It can be tougher though if the multiple choice question has to do with some type of equation or calculation. This is where your studying really has to be in place. You don’t want to have a formula or equation that you complete but then you can’t find a match in the listed options for the answer. If that occurs, you need to slow down and go through your steps. Make sure there isn’t some type of error in place. Always do the very best job you can when it comes to answering multiple choice questions.
You can for your students to solve as they answer multiple choice questions. Your students will choose the correct answers whose letters will spell out a secret word. Take a set of standard multiple choice questions, and change the letters of each correct answer to spell a word. Your word will need as many letters as multiple choice questions you have. Then change the letters of the other answers for each question. So instead of having A, B, C, and D as choices for every question, you may give students a choice between W, K, E, and G for one question and H, M, I, and L for another. Before you do the activity with your class, prepare or have your students prepare a set of clothes pins with the letters A to Z. You may need multiples of certain letters depending on what word your correct answers will spell out. Then as students answer the questions, they choose the appropriate clothespin and clip it to the bottom of their paper in order. When they have finished all of the questions, their answers across the bottom of the page should spell the secret word.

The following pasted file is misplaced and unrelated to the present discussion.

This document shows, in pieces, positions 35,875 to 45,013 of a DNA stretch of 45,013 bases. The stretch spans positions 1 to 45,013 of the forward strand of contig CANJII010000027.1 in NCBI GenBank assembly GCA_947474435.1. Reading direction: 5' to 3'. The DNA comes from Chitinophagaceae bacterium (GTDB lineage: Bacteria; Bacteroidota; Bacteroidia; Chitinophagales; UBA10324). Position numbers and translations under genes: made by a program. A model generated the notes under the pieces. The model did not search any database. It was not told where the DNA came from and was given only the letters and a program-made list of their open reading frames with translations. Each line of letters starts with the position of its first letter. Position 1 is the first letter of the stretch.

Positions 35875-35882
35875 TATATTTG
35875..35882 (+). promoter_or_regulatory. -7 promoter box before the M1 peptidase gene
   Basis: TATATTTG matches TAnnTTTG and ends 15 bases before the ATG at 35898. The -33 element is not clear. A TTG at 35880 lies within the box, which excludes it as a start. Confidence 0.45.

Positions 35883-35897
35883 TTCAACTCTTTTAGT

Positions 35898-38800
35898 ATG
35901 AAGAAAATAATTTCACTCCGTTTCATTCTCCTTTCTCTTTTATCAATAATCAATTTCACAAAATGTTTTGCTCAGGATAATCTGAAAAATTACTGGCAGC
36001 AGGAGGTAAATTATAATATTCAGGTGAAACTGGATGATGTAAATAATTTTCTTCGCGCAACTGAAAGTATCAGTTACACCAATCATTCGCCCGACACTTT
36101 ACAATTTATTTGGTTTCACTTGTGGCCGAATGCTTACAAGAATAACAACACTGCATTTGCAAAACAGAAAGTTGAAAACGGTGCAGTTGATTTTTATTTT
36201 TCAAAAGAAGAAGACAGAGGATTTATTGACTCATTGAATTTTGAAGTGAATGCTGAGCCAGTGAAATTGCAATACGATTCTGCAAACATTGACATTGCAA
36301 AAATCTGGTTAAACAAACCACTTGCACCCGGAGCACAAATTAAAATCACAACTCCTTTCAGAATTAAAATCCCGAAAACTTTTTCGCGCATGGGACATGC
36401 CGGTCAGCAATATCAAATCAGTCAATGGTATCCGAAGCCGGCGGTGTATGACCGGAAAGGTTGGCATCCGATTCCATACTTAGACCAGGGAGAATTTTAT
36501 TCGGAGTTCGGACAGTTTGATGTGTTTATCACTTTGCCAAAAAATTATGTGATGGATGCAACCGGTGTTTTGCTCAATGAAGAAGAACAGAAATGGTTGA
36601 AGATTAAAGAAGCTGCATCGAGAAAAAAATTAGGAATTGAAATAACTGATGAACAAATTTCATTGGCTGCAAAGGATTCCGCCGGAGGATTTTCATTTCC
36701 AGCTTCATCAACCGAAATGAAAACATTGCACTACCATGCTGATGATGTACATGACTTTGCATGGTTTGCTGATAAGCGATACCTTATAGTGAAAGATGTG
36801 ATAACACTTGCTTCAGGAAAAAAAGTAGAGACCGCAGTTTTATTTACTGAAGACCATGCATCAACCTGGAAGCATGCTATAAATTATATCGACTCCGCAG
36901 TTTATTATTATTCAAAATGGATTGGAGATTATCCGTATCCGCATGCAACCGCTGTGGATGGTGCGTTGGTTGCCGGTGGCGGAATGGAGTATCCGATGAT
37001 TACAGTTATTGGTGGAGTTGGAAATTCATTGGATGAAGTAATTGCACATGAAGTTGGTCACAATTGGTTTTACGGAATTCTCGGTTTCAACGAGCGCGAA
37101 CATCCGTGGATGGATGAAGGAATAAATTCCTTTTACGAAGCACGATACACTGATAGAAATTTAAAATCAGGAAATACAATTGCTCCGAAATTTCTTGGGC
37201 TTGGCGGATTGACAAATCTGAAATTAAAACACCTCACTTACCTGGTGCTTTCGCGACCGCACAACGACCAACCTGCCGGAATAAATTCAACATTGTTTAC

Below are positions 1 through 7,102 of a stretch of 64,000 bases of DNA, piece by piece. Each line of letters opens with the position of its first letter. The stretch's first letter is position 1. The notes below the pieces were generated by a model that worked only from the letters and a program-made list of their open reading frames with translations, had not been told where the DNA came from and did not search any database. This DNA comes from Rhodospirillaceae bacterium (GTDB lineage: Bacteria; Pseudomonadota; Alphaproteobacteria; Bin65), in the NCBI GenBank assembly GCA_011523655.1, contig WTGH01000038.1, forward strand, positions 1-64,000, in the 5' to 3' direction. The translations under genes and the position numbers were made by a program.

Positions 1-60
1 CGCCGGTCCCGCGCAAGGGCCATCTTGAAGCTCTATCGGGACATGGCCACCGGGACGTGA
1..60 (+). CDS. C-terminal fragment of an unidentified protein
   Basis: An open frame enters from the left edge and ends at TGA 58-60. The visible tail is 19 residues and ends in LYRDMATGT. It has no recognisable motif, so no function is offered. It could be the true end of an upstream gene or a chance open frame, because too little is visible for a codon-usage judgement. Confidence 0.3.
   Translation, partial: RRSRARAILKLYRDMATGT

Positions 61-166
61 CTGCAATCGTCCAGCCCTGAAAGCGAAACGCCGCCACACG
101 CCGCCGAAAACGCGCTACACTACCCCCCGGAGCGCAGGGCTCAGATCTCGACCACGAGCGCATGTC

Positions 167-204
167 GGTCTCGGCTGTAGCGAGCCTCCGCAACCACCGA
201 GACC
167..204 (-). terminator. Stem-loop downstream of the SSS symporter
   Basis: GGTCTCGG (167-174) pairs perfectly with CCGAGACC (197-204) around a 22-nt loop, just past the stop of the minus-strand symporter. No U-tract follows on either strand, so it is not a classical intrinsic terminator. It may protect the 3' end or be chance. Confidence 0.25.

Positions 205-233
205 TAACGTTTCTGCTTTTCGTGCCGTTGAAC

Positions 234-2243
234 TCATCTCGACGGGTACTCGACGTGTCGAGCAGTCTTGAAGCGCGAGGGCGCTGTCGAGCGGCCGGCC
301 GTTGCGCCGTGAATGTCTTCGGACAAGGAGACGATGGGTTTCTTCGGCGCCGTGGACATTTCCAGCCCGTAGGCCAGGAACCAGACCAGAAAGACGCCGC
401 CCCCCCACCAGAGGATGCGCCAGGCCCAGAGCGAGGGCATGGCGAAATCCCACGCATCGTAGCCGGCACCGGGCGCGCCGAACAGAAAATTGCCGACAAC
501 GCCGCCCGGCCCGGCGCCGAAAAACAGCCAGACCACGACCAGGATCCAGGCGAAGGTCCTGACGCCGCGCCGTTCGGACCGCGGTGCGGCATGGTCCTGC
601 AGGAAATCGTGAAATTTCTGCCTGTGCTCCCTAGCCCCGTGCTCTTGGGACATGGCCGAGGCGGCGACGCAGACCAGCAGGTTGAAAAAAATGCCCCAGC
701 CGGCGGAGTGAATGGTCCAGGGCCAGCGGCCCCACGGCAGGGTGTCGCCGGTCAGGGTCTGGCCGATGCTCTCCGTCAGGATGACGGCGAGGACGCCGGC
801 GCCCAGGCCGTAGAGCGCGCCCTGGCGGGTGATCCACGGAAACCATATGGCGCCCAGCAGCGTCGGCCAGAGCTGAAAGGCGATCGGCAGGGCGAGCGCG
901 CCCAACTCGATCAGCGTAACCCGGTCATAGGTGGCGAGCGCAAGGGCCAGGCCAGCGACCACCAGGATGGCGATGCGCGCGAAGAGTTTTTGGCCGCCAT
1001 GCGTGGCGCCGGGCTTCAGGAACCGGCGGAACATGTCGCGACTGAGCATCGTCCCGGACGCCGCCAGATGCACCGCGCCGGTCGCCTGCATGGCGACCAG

Tips on Answering Multiple Choice Questions | eHow
This challenging activity is fun for students as they write their own wrong answers to multiple choice questions. Start with your class sitting in a circle. Give each person a unique numbered multiple choice question written on the flap of an envelope. Inside, provide two possible (handwritten) answers to the question. Students should write the number of the question at the top of their paper along with their answer choice. Then, each person writes another possible answer on a slip of paper and puts in in the envelope along with the other two. Students then pass the envelopes to the person on their left. Now students read the new question and choose the right answer from the slips inside the envelope before adding another possible answer. Continue answering questions and adding possible answers until the questions return to their first owners. As a class, review the correct answers to each question and discuss whether it became more difficult to answer once there were more options to choose from for each question.